Billionaire B. Thomas Golisano has signed an asset purchase agreement to buy the bankrupt NHL Buffalo Sabres, all but securing the team's future in Buffalo after eight months of uncertainty, a league source said yesterday.
Golisano now must seek final approval of the purchase from U.S. Bankruptcy Court in Buffalo. Golisano's offer is scheduled to be presented to Judge Michael Kaplan at 10 a.m. today.
The source, who is familiar with the negotiations and spoke on condition of anonymity, said more details will emerge this afternoon. Golisano has scheduled a news conference for 1:30 p.m. at HSBC Arena, the Sabres' home, said Laura Saxby-Lynch, his spokeswoman.
Details of the purchase offer were not immediately available, but it is expected to be worth more than $50 million, taking into account the team's projected $23 million in losses this season and a $22.9 million loan taken out on the construction of its arena. The Sabres also are estimated to owe $7 million to several unsecured creditors.
Artest Suspended Again
Indiana Pacers forward Ron Artest was suspended, this time for one game without pay, for exceeding the maximum flagrant-foul penalty points.
The NBA has suspended him for nine games this season, and the Pacers have suspended him once. He loses about $21,000 in salary every time he's forced to sit out.
Artest drew his latest suspension for tackling Eric Snow during the Pacers' loss to Philadelphia on Wednesday night. The suspension was automatic because a flagrant foul was called.
Uecker Call Makes Hall
Bob Uecker finally made it to the front row -- in Cooperstown. The longtime Milwaukee Brewers announcer was picked for induction into the broadcasters' wing at the Hall of Fame. He parlayed humor about his career as a backup catcher into popularity far beyond baseball.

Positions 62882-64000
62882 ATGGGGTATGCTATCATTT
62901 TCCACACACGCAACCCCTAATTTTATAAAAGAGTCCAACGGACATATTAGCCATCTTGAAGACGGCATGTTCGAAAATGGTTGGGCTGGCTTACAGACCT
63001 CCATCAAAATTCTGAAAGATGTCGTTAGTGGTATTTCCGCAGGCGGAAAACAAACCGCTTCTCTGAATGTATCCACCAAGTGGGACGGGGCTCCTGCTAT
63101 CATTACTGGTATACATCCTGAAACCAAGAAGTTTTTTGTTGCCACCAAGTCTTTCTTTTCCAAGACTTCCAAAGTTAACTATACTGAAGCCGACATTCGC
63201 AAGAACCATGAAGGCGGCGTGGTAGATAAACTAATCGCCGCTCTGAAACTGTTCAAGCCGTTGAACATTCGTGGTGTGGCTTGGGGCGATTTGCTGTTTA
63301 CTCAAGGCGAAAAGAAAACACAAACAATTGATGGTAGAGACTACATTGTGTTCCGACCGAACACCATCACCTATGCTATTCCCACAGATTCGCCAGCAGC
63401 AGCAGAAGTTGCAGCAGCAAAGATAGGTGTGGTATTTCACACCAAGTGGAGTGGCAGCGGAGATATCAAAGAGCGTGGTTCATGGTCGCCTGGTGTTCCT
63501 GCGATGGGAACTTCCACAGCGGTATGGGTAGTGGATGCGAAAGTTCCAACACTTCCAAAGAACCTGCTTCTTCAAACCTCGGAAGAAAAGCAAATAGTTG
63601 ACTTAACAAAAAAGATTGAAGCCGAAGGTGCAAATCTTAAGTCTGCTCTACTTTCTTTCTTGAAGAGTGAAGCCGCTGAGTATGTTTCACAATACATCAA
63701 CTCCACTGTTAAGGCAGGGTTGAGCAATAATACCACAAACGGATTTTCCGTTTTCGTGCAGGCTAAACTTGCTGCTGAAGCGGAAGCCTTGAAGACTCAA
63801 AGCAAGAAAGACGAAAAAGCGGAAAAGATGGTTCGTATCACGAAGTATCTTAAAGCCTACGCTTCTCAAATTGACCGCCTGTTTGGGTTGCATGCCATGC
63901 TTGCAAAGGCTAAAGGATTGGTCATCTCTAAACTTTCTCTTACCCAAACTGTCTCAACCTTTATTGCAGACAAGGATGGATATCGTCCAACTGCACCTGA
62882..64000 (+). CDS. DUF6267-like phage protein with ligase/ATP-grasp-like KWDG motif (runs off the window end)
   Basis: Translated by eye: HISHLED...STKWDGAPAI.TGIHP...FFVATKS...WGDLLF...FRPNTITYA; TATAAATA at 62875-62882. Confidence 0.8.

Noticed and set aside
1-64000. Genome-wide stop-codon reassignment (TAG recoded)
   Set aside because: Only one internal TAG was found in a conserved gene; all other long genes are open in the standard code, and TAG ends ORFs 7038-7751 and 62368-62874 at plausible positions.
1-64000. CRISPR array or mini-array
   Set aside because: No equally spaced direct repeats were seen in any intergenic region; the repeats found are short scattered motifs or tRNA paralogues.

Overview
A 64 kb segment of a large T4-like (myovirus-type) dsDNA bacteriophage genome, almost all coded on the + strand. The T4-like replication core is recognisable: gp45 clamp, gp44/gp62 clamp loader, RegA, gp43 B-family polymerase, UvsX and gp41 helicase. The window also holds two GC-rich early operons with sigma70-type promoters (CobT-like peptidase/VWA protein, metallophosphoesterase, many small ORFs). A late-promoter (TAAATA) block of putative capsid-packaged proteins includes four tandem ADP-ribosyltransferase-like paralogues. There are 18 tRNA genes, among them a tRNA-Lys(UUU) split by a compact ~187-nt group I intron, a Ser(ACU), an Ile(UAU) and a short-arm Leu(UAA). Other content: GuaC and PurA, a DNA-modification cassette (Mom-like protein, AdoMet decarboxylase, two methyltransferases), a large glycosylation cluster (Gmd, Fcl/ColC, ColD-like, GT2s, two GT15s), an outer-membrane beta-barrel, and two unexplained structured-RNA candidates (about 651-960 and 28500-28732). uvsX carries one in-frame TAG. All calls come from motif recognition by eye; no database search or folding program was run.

"When I got the call this morning, the first thing I thought was, 'Am I going to be in the regular ceremony or are they going to do something in December?' " Uecker said.
Uecker will receive the Ford C. Frick Award and will join former players Eddie Murray and Gary Carter, along with Dayton Daily News writer Hal McCoy, for the festivities on July 27. . . .
Commissioner Bud Selig all but ruled out participation of major leaguers in the 2004 Olympic Games, saying the sport cannot interrupt its season.
"The Olympic situation is quite difficult," Selig said at the World Congress of Sports in New York. "The ebb and flow of the game is critical, and we can't disturb that."
Former Jockey Dies
Wayne Wright, a jockey in the 1930s and '40s who won all three legs of the Triple Crown, has died. He was 86.
He was admitted to a hospital's long-term care wing in Yerington, Nev., several days ago and never awoke from an afternoon nap Tuesday, family members said.
Wright rode Peace Chance to victory in the 1934 Belmont Stakes when he was 17. Eight years later, he won the Kentucky Derby aboard Shut Out. In 1945, he rode Polynesian to victory in the Preakness.
Dog Day for Norwegian
Robert Sorlie, a 45-year-old Norwegian firefighter, won the 1,150-mile Iditarod dog sled race across the Alaskan wilderness in his second attempt.
Sorlie, who completed the race in Nome early yesterday morning, averaged 6.53 miles per hour and covered the course in 9 days 15 hours 47 minutes and 36 seconds. His time was two hours slower than in 2002, when he placed eighth and earned the race's rookie of the year title.